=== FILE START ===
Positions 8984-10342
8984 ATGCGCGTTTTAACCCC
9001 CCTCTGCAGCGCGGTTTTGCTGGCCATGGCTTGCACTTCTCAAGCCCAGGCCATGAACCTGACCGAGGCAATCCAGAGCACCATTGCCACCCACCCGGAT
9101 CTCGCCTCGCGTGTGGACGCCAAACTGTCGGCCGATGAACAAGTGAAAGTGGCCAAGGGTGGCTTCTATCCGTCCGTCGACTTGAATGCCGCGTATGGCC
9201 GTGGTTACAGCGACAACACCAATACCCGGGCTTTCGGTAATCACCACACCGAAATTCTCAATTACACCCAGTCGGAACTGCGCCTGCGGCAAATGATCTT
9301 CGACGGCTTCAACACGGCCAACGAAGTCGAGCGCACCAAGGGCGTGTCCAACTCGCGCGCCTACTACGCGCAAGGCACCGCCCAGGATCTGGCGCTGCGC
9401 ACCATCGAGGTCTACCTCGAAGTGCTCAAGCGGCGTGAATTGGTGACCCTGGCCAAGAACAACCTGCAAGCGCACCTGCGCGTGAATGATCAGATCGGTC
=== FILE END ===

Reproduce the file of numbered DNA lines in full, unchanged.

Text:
Positions 8984-10342
8984 ATGCGCGTTTTAACCCC
9001 CCTCTGCAGCGCGGTTTTGCTGGCCATGGCTTGCACTTCTCAAGCCCAGGCCATGAACCTGACCGAGGCAATCCAGAGCACCATTGCCACCCACCCGGAT
9101 CTCGCCTCGCGTGTGGACGCCAAACTGTCGGCCGATGAACAAGTGAAAGTGGCCAAGGGTGGCTTCTATCCGTCCGTCGACTTGAATGCCGCGTATGGCC
9201 GTGGTTACAGCGACAACACCAATACCCGGGCTTTCGGTAATCACCACACCGAAATTCTCAATTACACCCAGTCGGAACTGCGCCTGCGGCAAATGATCTT
9301 CGACGGCTTCAACACGGCCAACGAAGTCGAGCGCACCAAGGGCGTGTCCAACTCGCGCGCCTACTACGCGCAAGGCACCGCCCAGGATCTGGCGCTGCGC
9401 ACCATCGAGGTCTACCTCGAAGTGCTCAAGCGGCGTGAATTGGTGACCCTGGCCAAGAACAACCTGCAAGCGCACCTGCGCGTGAATGATCAGATCGGTC